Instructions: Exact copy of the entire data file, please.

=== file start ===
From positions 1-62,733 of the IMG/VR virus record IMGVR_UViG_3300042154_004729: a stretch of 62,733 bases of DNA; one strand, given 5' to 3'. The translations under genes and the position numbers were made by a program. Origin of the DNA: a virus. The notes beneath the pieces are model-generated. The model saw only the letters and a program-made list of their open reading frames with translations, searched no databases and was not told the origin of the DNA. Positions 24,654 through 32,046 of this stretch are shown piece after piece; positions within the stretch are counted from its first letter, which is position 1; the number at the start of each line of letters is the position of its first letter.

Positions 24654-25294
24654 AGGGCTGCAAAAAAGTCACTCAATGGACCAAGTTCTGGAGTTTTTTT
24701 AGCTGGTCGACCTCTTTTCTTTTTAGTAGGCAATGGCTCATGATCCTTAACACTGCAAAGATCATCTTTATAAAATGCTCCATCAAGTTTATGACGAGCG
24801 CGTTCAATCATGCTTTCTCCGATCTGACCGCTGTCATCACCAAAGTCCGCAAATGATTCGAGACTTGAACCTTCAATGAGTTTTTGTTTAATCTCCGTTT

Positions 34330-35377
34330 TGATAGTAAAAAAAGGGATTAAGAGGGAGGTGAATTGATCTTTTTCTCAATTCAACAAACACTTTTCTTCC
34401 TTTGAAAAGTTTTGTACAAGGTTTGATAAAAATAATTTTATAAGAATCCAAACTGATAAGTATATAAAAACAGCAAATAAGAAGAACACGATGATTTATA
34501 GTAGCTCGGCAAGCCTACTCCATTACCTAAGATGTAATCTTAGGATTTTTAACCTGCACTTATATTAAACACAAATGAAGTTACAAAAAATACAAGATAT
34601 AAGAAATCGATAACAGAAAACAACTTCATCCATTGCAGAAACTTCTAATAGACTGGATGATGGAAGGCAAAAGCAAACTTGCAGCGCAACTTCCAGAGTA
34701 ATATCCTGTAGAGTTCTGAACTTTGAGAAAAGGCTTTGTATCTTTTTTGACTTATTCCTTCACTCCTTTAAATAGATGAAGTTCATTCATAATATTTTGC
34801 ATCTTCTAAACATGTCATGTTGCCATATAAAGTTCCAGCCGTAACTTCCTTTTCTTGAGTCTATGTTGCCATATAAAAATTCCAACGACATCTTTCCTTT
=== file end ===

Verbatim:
From positions 1-62,733 of the IMG/VR virus record IMGVR_UViG_3300042154_004729: a stretch of 62,733 bases of DNA; one strand, given 5' to 3'. The translations under genes and the position numbers were made by a program. Origin of the DNA: a virus. The notes beneath the pieces are model-generated. The model saw only the letters and a program-made list of their open reading frames with translations, searched no databases and was not told the origin of the DNA. Positions 24,654 through 32,046 of this stretch are shown piece after piece; positions within the stretch are counted from its first letter, which is position 1; the number at the start of each line of letters is the position of its first letter.

Positions 24654-25294
24654 AGGGCTGCAAAAAAGTCACTCAATGGACCAAGTTCTGGAGTTTTTTT
24701 AGCTGGTCGACCTCTTTTCTTTTTAGTAGGCAATGGCTCATGATCCTTAACACTGCAAAGATCATCTTTATAAAATGCTCCATCAAGTTTATGACGAGCG
24801 CGTTCAATCATGCTTTCTCCGATCTGACCGCTGTCATCACCAAAGTCCGCAAATGATTCGAGACTTGAACCTTCAATGAGTTTTTGTTTAATCTCCGTTT

Positions 34330-35377
34330 TGATAGTAAAAAAAGGGATTAAGAGGGAGGTGAATTGATCTTTTTCTCAATTCAACAAACACTTTTCTTCC
34401 TTTGAAAAGTTTTGTACAAGGTTTGATAAAAATAATTTTATAAGAATCCAAACTGATAAGTATATAAAAACAGCAAATAAGAAGAACACGATGATTTATA
34501 GTAGCTCGGCAAGCCTACTCCATTACCTAAGATGTAATCTTAGGATTTTTAACCTGCACTTATATTAAACACAAATGAAGTTACAAAAAATACAAGATAT
34601 AAGAAATCGATAACAGAAAACAACTTCATCCATTGCAGAAACTTCTAATAGACTGGATGATGGAAGGCAAAAGCAAACTTGCAGCGCAACTTCCAGAGTA
34701 ATATCCTGTAGAGTTCTGAACTTTGAGAAAAGGCTTTGTATCTTTTTTGACTTATTCCTTCACTCCTTTAAATAGATGAAGTTCATTCATAATATTTTGC
34801 ATCTTCTAAACATGTCATGTTGCCATATAAAGTTCCAGCCGTAACTTCCTTTTCTTGAGTCTATGTTGCCATATAAAAATTCCAACGACATCTTTCCTTT